Every spring brings the stage reports, preparation for final exams, field trips and the hope of wonderful family vacations. Yet, this hope can be dampened by bad academic results that jeopardize the school year of a child.
Time of flowers, time of questioning
For some parents, spring rhymes with questioning. Indeed, your child may be one of many who had a hard time following the program throughout the year or, maybe someone just announced that they might have to repeat a year at school and let their friends go.
As you are looking for solutions, you have meetings with the school staff, discussions with family members, friends and coworkers, search the web, worry and most probably have sleepless nights. Opinions and suggested solutions are many and resources are there. But how can you make a decision between a summer camp of golf, computers, scrapbooking, free time or time shared with grandparents and a structured program to recuperate what Junior did not learn in school between September and June?
My childhood memories are filled with games, swimming, reading novels, but above all, putting away all my school materials to make sure that the year was truly over and that many beautiful weeks had to come before buying everything again for the next year (that still came too quickly!). Are today’s children so much different that they don’t need these precious moments? I don’t think so.
Children with special needs
Without suggesting a specific guide of summer action, or to curb your benevolent impulse, I freely express my point of view on summer classes. I have always worked in summer classes and by doing so; I realized that it was good for some students while others would have needed a break.
In my practice, I work with kids with very specific needs, either because they have difficulty with their spoken language or with their written language. But in any case, their academic progress is different and more laborious than others.
Sound the alarm
If I ask parents about the motivations that guide their request for a summer follow-up, I find out that their main desire is to help their child learn in eight weeks what he could not during the whole year. It is believed by many that by doing so, the year will be saved and Junior will graduate to his next school year. I am not against good intentions and in that sense, I accept to give a hand to some of them. In order to consolidate the concepts, I believe that a child who likes his tutor can find some satisfaction and even have a good time. However, we must keep in mind that all learning, whether it is with motor, intellectual or sportive skills, is based on basic abilities on which other abilities rest until the knowledge is consolidated. For some kids, learning is not as easy, every step takes more time and the summer will not be long enough to catch up. If the expectations are realistic, the work done during the holiday can make your child progress but he will only be one step further in his progress, gain a little time but not the long-awaited rescue.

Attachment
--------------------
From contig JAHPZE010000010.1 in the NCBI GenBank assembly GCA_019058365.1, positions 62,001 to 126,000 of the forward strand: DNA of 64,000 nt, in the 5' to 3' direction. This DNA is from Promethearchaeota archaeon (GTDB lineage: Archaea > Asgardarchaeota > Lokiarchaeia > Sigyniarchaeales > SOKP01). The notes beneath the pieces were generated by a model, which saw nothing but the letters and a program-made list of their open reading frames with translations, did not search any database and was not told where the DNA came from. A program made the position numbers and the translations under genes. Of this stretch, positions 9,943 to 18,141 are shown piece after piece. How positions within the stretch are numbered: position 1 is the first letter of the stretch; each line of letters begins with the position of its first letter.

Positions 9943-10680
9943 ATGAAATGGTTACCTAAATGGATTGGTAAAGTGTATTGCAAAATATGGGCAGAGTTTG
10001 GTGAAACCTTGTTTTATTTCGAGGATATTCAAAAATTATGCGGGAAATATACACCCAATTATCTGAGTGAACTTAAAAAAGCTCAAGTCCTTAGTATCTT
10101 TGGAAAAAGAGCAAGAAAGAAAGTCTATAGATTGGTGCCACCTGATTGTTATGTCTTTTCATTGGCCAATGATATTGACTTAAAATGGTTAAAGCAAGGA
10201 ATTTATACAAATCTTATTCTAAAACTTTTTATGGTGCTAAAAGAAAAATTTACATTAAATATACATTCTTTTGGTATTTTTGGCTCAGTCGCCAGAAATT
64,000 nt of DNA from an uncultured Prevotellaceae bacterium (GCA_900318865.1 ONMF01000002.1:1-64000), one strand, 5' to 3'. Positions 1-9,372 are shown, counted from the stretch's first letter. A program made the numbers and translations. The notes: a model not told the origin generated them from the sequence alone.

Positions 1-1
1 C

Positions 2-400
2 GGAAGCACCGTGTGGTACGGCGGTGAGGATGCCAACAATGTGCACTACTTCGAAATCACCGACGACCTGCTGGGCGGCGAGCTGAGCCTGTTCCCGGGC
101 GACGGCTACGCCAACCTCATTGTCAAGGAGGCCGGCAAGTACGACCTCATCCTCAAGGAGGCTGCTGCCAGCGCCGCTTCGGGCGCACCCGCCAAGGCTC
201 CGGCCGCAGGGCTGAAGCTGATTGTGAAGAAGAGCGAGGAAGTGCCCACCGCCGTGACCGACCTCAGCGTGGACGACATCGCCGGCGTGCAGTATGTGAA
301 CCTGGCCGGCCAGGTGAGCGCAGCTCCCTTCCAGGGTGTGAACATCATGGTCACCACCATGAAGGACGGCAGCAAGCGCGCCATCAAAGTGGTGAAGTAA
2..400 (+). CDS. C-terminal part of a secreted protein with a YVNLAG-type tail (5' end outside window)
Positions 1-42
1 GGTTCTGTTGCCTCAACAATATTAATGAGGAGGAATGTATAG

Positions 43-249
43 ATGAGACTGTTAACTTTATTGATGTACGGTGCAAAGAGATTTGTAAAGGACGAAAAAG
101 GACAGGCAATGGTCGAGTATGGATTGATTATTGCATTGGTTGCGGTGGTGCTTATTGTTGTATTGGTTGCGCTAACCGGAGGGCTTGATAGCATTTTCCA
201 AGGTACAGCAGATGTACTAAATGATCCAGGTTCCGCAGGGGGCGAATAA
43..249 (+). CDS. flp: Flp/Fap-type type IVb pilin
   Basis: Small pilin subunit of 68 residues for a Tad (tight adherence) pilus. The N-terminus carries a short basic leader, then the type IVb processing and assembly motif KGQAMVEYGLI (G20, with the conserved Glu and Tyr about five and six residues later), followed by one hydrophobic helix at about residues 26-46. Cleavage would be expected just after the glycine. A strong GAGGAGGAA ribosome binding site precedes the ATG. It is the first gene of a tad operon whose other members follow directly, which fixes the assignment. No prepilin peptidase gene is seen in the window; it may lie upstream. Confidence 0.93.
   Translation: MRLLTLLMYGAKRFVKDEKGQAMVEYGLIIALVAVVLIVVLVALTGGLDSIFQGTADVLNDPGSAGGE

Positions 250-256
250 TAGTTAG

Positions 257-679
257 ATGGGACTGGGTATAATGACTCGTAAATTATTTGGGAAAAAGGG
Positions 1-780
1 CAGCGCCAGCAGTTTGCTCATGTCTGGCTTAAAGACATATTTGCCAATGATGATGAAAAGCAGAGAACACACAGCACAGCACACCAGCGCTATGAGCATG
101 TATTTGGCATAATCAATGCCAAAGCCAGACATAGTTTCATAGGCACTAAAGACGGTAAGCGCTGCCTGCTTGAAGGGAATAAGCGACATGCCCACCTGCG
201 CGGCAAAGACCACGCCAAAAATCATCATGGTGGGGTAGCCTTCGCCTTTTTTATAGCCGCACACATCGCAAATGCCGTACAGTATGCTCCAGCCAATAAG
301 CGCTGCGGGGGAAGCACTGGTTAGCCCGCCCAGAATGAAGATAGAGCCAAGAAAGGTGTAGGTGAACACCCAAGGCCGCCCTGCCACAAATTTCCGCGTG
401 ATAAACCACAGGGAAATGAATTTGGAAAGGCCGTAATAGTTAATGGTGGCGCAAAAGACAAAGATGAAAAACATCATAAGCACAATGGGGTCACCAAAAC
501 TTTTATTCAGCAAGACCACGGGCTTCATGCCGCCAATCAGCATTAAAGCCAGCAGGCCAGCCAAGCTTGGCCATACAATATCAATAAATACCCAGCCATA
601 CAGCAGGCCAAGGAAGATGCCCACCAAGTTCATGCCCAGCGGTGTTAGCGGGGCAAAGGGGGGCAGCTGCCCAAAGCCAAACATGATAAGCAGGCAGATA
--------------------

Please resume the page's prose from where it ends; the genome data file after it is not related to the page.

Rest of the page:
Case by case depending on the age
The young boy who passes from kindergarten to the first grade may have delayed the acquisition of some sounds, or who do not master the prerequisites to go from oral code to written code. Some schools track these children in spring and recommend a summer follow-up that can take place during the 3 or 4 months preceding the learning of writing. For many of these children, the help of a speech therapist is precious and facilitates the arrival in the world of writing.